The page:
The Triple Bridge is a group of three bridges across the Ljubljanica River. It connects the Ljubljana's historical, medieval, town on one bank, and the modern city of Ljubljana, capital of Slovenia, on the other.

The central bridge is partly built from Glinica limestone. Other parts are built from concrete. The balustrades with 642 balusters are made of artificial concrete. The platform is covered with granite blocks laid in 2010. Previously, it was covered with asphalt.

There is mention of a wooden bridge in this location from 1280. It was at first called the Old Bridge and later the Lower Bridge, in contrast to the Upper Bridge that was built in the location of the nowadays Cobblers' Bridge in the same century. It was also named the Špital Bridge after the nearby poorhouse, which was established in the early 14th century. It was built anew in 1657 after a fire.

In 1842, the Lower Bridge was replaced by a new bridge designed by Giovanni Picco, an Italian architect from Villach, and named Franz's Bridge, in honor of Archduke Franz Karl of Austria. It also became known as the Franciscan Bridge. This bridge, opened on 25 September 1842, had two arches and a metal fence.

In order to prevent the 1842 stone arch bridge from being a bottleneck, the architect Jože Plečnik designed in 1929 the extension of the bridge with two footbridges at a sligh angle on each side of it. In collaboration with his student Ciril Tavčar, who drew the plans, he published the proposal in the same year in the journal Ljubljanski Zvon. Construction started in 1931 and continued until spring 1932. The bridge was opened for traffic in April 1932.

The bridge was renovated in 1992. Since 2007, all the three bridges have been part of the Ljubljana pedestrian-only zone.

References:

    Comments

    Your name



    Details

    Founded: 1842
    Category:

    More Information

    en.wikipedia.org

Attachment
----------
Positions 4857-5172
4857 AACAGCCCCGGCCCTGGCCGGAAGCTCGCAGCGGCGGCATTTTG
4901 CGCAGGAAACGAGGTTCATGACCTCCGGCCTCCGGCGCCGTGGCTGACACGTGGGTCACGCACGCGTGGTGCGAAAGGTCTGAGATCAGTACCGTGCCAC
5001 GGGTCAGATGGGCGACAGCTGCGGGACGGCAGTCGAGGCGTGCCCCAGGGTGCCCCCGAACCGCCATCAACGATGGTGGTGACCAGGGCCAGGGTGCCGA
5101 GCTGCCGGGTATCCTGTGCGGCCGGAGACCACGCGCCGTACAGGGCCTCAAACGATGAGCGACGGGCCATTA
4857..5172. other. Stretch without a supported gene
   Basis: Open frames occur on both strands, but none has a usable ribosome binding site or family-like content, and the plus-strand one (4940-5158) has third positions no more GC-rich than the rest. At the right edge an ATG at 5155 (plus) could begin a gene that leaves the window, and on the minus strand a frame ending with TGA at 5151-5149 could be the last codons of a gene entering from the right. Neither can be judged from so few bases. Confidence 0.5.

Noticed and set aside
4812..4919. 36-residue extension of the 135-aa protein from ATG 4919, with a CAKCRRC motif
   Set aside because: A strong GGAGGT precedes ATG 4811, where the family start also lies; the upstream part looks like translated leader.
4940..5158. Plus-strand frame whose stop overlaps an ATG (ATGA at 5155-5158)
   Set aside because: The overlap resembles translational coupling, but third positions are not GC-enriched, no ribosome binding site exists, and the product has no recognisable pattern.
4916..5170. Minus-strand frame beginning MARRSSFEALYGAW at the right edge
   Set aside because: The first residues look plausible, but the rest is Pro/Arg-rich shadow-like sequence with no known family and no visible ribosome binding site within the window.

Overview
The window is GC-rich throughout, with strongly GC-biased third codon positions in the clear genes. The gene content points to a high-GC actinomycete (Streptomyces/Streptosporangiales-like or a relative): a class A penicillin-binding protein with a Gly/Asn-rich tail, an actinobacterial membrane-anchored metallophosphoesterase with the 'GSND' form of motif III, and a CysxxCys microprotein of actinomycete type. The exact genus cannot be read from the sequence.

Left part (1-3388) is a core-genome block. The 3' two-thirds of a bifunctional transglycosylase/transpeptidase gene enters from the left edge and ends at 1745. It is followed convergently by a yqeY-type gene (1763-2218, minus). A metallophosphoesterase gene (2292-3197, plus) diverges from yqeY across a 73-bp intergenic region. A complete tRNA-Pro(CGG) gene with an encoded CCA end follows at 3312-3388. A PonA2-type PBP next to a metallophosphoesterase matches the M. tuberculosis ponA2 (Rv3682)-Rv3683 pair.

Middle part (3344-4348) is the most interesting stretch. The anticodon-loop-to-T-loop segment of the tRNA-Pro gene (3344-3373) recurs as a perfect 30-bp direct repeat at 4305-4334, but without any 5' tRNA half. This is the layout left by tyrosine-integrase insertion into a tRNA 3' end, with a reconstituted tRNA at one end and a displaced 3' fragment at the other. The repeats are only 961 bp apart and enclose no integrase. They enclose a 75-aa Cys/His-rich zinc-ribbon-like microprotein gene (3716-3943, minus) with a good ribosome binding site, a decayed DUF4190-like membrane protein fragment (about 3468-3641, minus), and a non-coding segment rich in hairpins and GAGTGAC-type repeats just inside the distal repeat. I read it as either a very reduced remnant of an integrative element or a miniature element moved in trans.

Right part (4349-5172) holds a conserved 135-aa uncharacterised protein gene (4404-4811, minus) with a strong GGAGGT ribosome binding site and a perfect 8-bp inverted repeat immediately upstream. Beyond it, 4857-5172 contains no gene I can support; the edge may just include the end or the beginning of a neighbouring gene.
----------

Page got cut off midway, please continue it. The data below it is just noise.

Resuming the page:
User Reviews

    Powered by Google

    Featured Historic Landmarks, Sites & Buildings

    Historic Site of the week

    Luxembourg Palace

    The famous Italian Medici family have given two queens to France: Catherine, the spouse of Henry II, and Marie, widow of Henry IV, who built the current Luxembourg palace. Maria di Medici had never been happy at the Louvre, still semi-medieval, where the fickle king, did not hesitate to receive his mistresses. The death of Henry IV, assassinated in 1610, left the way open for Marie's project. When she became regent, she was able to give special attention to the construction of an imposing modern residence that would be reminiscent of the Palazzo Pitti and the Boboli Gardens in Florence, where she grew up. The development of the 25-hectare park, which was to serve as a jewel-case for the palace, began immediately.

    The architect, Salomon de Brosse, began the work in 1615. Only 16 years later was the palace was completed. Palace of Luxembourg affords a transition between the Renaissance and the Classical period.

    In 1750, the Director of the King's Buildings installed in the wing the first public art-gallery in France, in which French and foreign canvases of the royal collections are shown. The Count of Provence and future Louis XVIII, who was living in Petit Luxembourg, had this gallery closed in 1780: leaving to emigrate, he fled from the palace in June 1791.

    During the French Revolution the palace was first abandoned and then moved as a national prison. After that it was the seat of the French Directory, and in 1799, the home of the Sénat conservateur and the first residence of Napoleon Bonaparte, as First Consul of the French Republic. The old apartments of Maria di Medici were altered. The floor, which the 80 senators only occupied in 1804, was built in the middle of the present Conference Hall.

    Beginning in 1835 the architect Alphonse de Gisors added a new garden wing parallel to the old corps de logis, replicating the look of the original 17th-century facade so precisely that it is difficult to distinguish at first glance the old from the new. The new senate chamber was located in what would have been the courtyard area in-between.

    The new wing included a library (bibliothèque) with a cycle of paintings (1845–1847) by Eugène Delacroix. In the 1850s, at the request of Emperor Napoleon III, Gisors created the highly decorated Salle des Conférences, which influenced the nature of subsequent official interiors of the Second Empire, including those of the Palais Garnier.

    During the German occupation of Paris (1940–1944), Hermann Göring took over the palace as the headquarters of the Luftwaffe in France, taking for himself a sumptuous suite of rooms to accommodate his visits to the French capital. Since 1958 the Luxembourg palace has been the seat of the French Senate of the Fifth Republic.